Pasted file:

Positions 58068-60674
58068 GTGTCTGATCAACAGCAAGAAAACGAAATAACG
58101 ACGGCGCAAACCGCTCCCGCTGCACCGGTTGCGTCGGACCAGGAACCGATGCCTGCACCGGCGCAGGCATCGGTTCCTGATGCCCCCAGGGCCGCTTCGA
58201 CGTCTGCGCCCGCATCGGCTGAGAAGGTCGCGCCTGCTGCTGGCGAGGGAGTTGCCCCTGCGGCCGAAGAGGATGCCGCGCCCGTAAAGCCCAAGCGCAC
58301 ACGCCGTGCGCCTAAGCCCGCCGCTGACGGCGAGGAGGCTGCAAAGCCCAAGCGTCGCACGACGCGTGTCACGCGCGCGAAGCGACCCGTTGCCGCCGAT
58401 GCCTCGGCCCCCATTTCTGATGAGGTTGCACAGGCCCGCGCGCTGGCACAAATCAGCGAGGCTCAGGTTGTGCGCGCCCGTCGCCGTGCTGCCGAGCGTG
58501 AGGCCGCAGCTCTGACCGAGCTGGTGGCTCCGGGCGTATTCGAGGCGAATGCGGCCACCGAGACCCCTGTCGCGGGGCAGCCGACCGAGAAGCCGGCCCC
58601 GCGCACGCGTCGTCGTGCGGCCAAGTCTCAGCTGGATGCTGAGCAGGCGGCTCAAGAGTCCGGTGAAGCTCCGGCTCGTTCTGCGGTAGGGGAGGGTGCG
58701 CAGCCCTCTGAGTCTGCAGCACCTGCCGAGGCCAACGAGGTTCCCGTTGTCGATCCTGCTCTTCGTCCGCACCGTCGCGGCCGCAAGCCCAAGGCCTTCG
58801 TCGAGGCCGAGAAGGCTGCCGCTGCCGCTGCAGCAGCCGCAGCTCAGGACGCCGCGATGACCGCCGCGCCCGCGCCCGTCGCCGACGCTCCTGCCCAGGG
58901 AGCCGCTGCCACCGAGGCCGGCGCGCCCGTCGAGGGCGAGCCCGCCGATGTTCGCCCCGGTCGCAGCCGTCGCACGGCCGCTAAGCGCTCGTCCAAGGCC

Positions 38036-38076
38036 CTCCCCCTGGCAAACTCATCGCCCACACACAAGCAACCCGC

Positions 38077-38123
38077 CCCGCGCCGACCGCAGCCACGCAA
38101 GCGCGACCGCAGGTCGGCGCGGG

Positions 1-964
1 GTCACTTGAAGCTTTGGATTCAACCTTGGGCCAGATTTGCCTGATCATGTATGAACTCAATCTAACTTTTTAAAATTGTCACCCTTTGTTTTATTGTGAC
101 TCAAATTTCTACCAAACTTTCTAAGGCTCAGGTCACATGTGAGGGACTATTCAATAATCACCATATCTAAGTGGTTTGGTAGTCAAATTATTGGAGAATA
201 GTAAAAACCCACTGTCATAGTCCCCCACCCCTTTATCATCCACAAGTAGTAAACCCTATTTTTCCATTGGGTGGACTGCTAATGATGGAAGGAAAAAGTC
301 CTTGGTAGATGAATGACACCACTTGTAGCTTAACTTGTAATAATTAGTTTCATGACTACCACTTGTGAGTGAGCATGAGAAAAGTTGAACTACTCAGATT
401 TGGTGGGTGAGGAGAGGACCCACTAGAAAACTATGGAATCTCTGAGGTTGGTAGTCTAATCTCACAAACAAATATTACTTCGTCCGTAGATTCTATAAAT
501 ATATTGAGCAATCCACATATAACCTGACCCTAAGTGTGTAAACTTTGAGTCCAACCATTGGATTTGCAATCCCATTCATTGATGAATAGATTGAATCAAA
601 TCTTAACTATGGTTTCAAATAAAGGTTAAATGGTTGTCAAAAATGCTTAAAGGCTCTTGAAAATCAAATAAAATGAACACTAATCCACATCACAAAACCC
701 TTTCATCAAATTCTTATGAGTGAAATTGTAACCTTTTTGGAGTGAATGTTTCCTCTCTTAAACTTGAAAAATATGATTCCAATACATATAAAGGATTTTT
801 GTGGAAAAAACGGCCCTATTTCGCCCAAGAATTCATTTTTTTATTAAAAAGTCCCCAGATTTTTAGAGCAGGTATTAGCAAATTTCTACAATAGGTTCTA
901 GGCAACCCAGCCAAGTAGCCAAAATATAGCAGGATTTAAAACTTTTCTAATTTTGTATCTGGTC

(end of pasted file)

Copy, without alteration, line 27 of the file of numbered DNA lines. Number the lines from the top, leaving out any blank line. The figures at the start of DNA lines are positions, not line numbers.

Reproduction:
901 GGCAACCCAGCCAAGTAGCCAAAATATAGCAGGATTTAAAACTTTTCTAATTTTGTATCTGGTC